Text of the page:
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Two sisters. One murder. And an unbreakable bond.
Growing up in squalor with their drug-addicted prostitute mother, sisters Georgie and Marnie Parker have had to endure the very darkest side of life.
When their mother is sentenced for brutally murdering a client, Georgie and Marnie’s already precarious lives are blown apart and they now share a terrible secret. Sent to a children’s home, the sisters hope this might finally be their safe haven after years of neglect. But they soon discover they’re in real danger.
Desperate to find a place of safety, Georgie and Marnie run for their lives, but end up in the hands of Delray Anderton. A violent London gangster and notorious pimp, Delray has big plans for beautiful teenager Georgie, seeing her as a chance to make some serious money.
Fiercely protective of each other, Georgie and Marnie must escape the clutches of a man who will do anything to keep the sisters for himself. And, they must keep the promise they made to each other – no one can ever know the truth.
The Promise by Casey Kelleher tells the story of the three Parker girls. Josie is a single mother with two daughters, Georgie (12) and Marnie (5). The three live in extreme poverty. Worse still, their house is pretty messed up. It is filthy with the girls’ bedroom being described as permanently being occupied by a strong smell of piss. Their living situation is made worse by the fact that Josie is a prostitute who entertains clients while her daughters are locked in the next bedroom. The girls are not spared from the noises coming from their mother’s room so you can imagine the horror which they had to endure every night. Apart from the Parkers, there is another young woman, Javine Turner, trying to better herself. However, she ends up making some decisions which get her caught up in a dark world of pimps and human traffickers.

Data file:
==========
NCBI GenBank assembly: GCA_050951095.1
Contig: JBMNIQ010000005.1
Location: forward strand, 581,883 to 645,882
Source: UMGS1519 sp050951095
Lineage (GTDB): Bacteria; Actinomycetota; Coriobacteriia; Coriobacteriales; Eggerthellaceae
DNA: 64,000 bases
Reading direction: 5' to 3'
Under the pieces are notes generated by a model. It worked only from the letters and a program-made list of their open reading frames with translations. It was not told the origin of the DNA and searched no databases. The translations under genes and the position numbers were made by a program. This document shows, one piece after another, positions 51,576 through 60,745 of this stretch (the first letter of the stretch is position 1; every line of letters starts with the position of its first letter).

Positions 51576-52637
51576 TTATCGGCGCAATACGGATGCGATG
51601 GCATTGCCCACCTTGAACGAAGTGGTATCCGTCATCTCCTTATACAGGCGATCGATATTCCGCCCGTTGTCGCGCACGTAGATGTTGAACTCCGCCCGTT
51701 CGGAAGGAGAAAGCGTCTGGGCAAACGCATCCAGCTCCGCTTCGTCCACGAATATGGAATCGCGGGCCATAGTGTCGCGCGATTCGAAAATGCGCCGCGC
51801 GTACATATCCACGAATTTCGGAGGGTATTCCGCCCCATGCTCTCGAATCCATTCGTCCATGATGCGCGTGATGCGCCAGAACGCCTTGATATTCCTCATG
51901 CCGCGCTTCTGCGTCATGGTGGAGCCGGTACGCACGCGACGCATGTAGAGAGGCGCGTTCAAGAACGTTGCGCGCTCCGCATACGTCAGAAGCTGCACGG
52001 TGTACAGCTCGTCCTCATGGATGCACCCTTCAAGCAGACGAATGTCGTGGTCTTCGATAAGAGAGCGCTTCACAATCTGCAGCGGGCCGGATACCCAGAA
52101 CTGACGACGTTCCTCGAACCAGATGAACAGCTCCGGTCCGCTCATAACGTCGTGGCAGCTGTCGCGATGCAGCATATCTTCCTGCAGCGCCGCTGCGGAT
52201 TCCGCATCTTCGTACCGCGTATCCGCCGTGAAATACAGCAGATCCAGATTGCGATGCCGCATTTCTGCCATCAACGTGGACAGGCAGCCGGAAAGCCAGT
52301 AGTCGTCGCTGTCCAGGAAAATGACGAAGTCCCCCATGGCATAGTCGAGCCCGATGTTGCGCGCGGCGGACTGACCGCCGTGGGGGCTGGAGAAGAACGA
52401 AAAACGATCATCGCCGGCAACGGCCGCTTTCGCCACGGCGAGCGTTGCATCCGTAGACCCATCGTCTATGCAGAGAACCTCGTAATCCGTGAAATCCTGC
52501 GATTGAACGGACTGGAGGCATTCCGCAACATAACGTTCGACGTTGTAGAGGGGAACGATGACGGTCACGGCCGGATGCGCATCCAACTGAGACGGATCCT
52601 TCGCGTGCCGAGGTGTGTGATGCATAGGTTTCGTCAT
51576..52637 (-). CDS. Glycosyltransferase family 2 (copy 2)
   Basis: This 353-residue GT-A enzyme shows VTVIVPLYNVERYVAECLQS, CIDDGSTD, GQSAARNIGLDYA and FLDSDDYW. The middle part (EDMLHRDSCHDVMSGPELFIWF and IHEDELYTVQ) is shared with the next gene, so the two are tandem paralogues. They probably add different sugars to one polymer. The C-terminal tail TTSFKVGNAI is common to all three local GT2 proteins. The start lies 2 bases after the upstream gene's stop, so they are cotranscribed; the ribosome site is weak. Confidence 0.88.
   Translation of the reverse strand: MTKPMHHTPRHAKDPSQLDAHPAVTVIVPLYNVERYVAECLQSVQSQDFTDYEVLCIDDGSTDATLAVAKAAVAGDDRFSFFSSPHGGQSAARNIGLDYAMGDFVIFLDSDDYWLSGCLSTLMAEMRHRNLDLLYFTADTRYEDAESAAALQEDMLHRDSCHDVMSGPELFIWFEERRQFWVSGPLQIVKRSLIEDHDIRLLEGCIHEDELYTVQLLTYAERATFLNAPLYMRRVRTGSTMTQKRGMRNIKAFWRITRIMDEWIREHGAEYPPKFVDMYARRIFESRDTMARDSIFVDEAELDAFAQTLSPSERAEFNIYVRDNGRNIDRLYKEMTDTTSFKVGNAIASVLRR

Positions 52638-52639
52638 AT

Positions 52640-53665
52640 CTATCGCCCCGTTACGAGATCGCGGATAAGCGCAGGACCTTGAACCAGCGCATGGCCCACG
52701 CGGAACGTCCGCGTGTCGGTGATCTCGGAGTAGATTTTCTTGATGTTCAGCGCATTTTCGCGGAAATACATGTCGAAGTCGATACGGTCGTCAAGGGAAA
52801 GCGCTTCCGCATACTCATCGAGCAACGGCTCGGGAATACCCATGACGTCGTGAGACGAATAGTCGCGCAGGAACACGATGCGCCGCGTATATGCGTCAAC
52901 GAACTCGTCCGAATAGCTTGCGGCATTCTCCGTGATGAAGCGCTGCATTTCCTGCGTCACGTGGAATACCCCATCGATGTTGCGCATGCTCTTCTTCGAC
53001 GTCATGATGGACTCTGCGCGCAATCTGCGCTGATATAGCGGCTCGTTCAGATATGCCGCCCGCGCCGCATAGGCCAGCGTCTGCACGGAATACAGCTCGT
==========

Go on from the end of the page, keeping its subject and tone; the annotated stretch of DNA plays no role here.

This book is quite well written and easy to get into. Once I started reading it, I couldn’t put it down. The writing is compelling despite the heavy themes. There were a number of incidents that made me quite uncomfortable but I still couldn’t stop turning the pages. The world in which the women are stuck in is just nasty and the misery seems unending. Apart from the writing(which I really, really liked), the other reason that kept me reading is that I just wanted to find out if the girls had a good ending to their sad stories. I mean, the misery had to end at some point, right?
The female characters and especially the Parkers made the story even more compelling. The young girls were so likeable and so it was hard to read about what they were going through. My feelings about Josie and Javine changed from chapter to chapter though I did see the two characters transform through the pages. I kept thinking about their circumstances. Was it their fault that they got caught up in the life that they were living? Or was it just fate? Do people decide to go into some of these ‘professions’ or does the need to survive force them to make these decisions? This book definitely gave me a lot to think about.
A tough read but very well-written so definitely recommended.